Winter storms hurt Central Coast beaver populations
The recent winter storms on the Central Coast didn’t just affect humans — they've also damaged the habitat of the local beaver population.
Audrey Taub is the Executive Director of the SLO Beaver Brigade, who describe themselves as “beaver advocates.” It’s a group of local biologists, science enthusiasts and community members who educate people about the rodents and the role they play in our ecosystem.
While talking and teaching about beavers is often a joyful experience, Taub said there has been some sad news recently about local beaver populations.
“The big rains pretty much washed everything out. This particular storm definitely displaced them," Taub said.
"We found one dead juvenile. So they really can't live on their own until they’re at least two. So these one-year-olds just didn't have a chance.”
Taub said after the heavy rain, local beavers will have to rebuild their dams in places like streams and ponds. She said it's not clear how long that will take, but she's "excited for the whole community to watch the ponds develop,” Taub said.
Beavers play a major role in fighting climate change by building dams, which helps create and restore wetlands.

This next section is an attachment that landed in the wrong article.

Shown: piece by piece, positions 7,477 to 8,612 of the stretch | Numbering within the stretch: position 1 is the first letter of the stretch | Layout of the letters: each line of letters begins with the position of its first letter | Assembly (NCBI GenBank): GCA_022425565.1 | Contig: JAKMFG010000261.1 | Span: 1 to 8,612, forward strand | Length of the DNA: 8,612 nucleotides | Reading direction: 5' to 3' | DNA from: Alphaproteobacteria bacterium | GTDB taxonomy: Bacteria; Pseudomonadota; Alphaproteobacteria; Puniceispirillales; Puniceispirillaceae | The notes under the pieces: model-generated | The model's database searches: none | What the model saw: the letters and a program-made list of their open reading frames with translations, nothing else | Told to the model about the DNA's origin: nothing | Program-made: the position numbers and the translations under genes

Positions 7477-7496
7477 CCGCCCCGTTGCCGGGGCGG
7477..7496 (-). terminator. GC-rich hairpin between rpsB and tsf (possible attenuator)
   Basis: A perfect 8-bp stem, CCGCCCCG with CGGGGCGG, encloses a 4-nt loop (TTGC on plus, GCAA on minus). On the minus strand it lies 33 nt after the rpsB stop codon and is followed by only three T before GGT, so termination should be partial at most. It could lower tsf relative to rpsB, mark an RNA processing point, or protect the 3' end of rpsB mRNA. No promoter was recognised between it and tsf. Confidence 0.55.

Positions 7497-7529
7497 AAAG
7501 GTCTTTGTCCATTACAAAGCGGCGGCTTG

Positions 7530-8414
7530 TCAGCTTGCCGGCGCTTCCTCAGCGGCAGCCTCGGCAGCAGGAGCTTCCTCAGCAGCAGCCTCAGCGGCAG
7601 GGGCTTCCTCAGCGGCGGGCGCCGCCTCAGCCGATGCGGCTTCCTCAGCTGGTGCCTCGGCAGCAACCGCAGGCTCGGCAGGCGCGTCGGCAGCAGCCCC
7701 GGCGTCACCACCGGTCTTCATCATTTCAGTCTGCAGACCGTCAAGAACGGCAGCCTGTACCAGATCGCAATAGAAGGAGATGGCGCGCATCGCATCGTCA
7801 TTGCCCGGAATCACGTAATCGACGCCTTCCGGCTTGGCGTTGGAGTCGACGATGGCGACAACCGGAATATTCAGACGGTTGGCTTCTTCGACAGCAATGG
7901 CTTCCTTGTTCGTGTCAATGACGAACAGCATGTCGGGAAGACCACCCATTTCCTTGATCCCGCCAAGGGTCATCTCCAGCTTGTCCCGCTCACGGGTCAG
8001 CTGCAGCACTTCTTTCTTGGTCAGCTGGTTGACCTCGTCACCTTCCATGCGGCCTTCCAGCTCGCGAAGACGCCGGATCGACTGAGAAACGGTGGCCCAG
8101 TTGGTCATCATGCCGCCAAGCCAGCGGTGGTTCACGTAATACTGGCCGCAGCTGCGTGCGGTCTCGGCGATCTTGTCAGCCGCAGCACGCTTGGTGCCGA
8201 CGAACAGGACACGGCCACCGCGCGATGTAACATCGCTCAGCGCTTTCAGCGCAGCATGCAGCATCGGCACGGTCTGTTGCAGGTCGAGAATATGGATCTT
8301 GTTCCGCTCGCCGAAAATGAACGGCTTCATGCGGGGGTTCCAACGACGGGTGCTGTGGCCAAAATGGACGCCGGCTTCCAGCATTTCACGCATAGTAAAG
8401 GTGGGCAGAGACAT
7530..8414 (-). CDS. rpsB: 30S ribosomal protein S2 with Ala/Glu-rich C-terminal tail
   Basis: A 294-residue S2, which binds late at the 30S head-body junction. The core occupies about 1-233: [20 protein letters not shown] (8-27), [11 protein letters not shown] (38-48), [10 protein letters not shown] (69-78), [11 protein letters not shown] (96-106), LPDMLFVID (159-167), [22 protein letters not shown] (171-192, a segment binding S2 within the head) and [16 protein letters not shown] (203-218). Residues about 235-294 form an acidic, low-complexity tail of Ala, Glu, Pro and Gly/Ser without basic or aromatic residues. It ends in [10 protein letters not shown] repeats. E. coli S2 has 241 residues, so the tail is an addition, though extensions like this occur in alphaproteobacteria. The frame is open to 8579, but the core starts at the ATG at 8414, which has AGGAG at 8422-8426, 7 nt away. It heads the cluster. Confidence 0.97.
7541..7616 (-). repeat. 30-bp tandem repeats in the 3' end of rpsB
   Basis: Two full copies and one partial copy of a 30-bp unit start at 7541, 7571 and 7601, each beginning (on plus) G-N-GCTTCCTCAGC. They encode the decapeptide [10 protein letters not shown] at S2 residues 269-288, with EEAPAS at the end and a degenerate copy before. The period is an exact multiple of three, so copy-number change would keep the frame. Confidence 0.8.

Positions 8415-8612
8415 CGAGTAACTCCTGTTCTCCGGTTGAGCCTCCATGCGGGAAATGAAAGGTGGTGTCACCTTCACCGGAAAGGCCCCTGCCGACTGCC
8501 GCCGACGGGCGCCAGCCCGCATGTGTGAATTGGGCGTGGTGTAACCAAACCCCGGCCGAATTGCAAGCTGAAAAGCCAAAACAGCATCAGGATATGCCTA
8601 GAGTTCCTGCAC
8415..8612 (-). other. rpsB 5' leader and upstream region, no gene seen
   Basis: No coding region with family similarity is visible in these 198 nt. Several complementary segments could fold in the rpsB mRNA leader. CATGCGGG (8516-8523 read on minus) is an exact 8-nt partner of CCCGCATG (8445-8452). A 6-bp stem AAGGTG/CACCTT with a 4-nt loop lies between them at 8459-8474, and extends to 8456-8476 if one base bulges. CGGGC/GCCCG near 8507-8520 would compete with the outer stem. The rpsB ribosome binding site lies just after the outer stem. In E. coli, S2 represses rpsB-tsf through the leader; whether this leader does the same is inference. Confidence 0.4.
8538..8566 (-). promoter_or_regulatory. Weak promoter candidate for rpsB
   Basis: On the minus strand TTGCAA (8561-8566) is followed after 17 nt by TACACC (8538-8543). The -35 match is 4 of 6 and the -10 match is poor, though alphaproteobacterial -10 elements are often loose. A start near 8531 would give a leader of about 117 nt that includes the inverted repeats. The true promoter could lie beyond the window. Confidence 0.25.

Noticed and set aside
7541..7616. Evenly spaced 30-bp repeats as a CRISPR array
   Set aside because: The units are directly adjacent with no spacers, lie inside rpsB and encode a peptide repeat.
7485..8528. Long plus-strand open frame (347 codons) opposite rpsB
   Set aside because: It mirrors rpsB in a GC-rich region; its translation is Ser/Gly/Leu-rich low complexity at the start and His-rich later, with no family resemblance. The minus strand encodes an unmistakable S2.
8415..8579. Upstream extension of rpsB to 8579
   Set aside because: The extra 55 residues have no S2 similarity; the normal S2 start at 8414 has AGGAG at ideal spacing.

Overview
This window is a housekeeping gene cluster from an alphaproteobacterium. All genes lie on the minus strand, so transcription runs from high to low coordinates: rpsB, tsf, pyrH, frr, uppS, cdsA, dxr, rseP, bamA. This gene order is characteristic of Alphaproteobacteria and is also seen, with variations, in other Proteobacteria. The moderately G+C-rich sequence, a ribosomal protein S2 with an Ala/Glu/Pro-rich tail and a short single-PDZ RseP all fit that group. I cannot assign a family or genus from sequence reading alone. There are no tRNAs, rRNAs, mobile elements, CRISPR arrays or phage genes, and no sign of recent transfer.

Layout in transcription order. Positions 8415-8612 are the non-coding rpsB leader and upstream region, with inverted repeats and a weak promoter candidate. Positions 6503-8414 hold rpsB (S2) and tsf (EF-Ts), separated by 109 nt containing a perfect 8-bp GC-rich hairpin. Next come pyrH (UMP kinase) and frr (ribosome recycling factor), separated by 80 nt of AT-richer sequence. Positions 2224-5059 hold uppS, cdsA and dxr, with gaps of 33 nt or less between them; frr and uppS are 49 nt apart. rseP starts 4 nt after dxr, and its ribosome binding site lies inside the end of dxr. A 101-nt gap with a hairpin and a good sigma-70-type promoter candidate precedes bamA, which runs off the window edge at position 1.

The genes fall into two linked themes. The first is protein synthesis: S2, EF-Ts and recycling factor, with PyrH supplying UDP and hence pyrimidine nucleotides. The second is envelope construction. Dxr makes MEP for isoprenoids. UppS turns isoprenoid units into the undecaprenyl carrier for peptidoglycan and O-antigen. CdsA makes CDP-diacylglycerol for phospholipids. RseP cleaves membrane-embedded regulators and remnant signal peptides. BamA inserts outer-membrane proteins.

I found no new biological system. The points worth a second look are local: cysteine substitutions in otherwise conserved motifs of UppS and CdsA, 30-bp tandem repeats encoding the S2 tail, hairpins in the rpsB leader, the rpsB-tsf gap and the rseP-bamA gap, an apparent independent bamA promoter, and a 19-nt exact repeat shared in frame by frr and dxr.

That’s important, because it’s estimated that globally, wetlands can store about 190 million cars’ worth of emissions every year.
Cooper Lienhart is the SLO Beaver Brigade’s Restorations Director.
“I used to think we would engineer our way out of the problem and make synthetic trees to suck CO2 back out of the atmosphere. But yeah, I learned that wetlands are [the] most efficient land ecosystem at absorbing and storing CO2,” Lienhart said.
Last week the SLO Beaver Brigade received the California Coastal Commission’s WHALE TAIL grant. Taub and Lienhart said the money will be used to offer educational tours, river cleanups, and translations for Spanish-speakers interested in learning about beavers.
More information on the emissions-fighting rodents is online at slobeaverbrigade.com.